Unhappy at College? 10 Tips for Changing Schools
Many college students decide to transfer schools for personal reasons. Even though transferring may be beneficial in the long run, it's important to consider any potential shortcomings. The following ten tips can help you transfer colleges effectively and efficiently.
10 Tips for Changing Schools
1. Have a Good Reason
There are only two good reasons for transferring schools: You're absolutely unhappy at your current school or you believe you'll get a better education elsewhere. Don't transfer if you're homesick, hate your roommate, don't like your professors or had a bad break up. Remember that transferring schools will require time, money and effort.
2. Choose the Right Time
Picking the best time to switch schools is essential. If you're transferring right after freshman year but you earned poor grades, you may have to wait to transfer - many colleges pay close attention to GPA when weighing acceptance of a transfer student. Some colleges may not have room for transfer students, which may force you to transfer elsewhere or continue attending your current school until your college of choice accepts transfer students.
3. Choose the Right School
Research which colleges meet your academic goals and needs. Do your best to gauge whether academics and faculty meet your criteria - think about location, cost, majors, extracurricular activities and other important elements. Think about how you've felt let down by your current school and whether or not other schools are better in those areas. Visit campuses to gauge where you feel most at home.
4. Consider Your Chances of Getting In
Learn what is required from transfer students at your college of choice. Find out what steps you'll need to take in order to transfer within their timeline. Feel free to ask about a required minimum GPA for transfer students. You can Google the Common Data Set for your college of choice, which is a document that lists the admission criteria, freshman academic profile, campus safety and transfer admissions for any college in the nation.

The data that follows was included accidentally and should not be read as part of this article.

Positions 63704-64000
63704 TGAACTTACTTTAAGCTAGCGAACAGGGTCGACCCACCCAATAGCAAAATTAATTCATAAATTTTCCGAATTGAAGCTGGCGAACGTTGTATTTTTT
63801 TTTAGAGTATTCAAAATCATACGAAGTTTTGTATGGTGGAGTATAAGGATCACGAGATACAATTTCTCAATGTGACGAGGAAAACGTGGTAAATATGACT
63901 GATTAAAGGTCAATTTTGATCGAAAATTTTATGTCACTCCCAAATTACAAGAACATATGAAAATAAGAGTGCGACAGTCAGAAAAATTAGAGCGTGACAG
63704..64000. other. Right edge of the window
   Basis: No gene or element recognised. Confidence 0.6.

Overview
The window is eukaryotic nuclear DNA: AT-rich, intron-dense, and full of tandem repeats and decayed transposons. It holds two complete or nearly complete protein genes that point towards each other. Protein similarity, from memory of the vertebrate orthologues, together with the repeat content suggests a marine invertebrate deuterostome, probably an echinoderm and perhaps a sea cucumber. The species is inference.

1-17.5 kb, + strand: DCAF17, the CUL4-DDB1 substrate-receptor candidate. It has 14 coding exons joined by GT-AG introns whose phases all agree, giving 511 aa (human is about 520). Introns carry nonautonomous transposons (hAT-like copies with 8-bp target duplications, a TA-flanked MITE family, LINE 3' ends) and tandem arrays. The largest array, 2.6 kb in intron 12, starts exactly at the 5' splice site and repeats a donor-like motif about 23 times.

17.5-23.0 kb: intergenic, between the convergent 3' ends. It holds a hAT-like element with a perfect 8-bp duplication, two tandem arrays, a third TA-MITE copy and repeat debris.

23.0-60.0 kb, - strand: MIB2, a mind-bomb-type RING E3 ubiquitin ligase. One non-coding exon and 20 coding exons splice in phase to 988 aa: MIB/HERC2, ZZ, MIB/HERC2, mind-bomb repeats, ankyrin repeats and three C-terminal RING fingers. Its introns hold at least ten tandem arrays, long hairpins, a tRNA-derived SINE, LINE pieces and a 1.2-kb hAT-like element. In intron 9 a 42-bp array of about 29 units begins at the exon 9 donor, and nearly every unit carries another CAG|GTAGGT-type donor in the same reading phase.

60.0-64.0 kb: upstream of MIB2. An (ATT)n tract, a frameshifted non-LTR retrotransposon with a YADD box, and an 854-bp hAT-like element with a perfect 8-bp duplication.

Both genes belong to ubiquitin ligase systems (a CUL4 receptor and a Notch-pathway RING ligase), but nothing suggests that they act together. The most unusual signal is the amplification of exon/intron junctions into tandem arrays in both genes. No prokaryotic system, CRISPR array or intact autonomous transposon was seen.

5. Find Out How Your Credits Will Transfer
Make sure you find out which credits you'll be able to transfer now that you've invested money and time taking those courses. Most general education courses that you've taken in the first two years can be transferred easily. However, it may be difficult to transfer credits from some upper-level courses.
6. Consider Total Expenses
Transferring to a new college can significantly affect the amount of financial aid that you receive. Depending on the difference in tuition between two schools, you may have to pay a lot more when you transfer. Get specifics on how much it will cost to attend a new college. You may want to factor in paying for nontransferable credits you'll have to re-take.
7. Meet With a School Advisor
Most students who change schools have at least some credits that don't transfer to a new college. This can mean delaying graduation. It's important to map out your path to graduation with an adviser at a new institution. Confirm that classes you need will be offered so you can graduate in a reasonable timeframe. You can also ask about prerequisite courses you'll need to take to be accepted into a particular program.
8. Stay Enrolled at Your Current School
The worst thing potential transferees can do is to drop out of school, especially in the middle of a term. Students who quit with the expectation of going to another college lose a lot of time as they wait to re-enroll. It's best to continue earning credits that can eventually be transferred to the new college, which can save you time and money.
9. Improve Your Standing
Don't slack off while waiting to transfer schools. Maintain a good GPA in order to demonstrate your academic commitment to potential colleges. In addition, you may want to ask for letters of recommendations from professors that will speak highly of your academic performance.
10. Seek Advice
The transfer process is fraught with intricacies that may leave you feeling uncertain. When you're not sure how to address a situation, reach out to those who can offer help. You might consult an academic adviser or peers who have transferred during their college careers. The Internet, of course, is another source of information on the transfer process.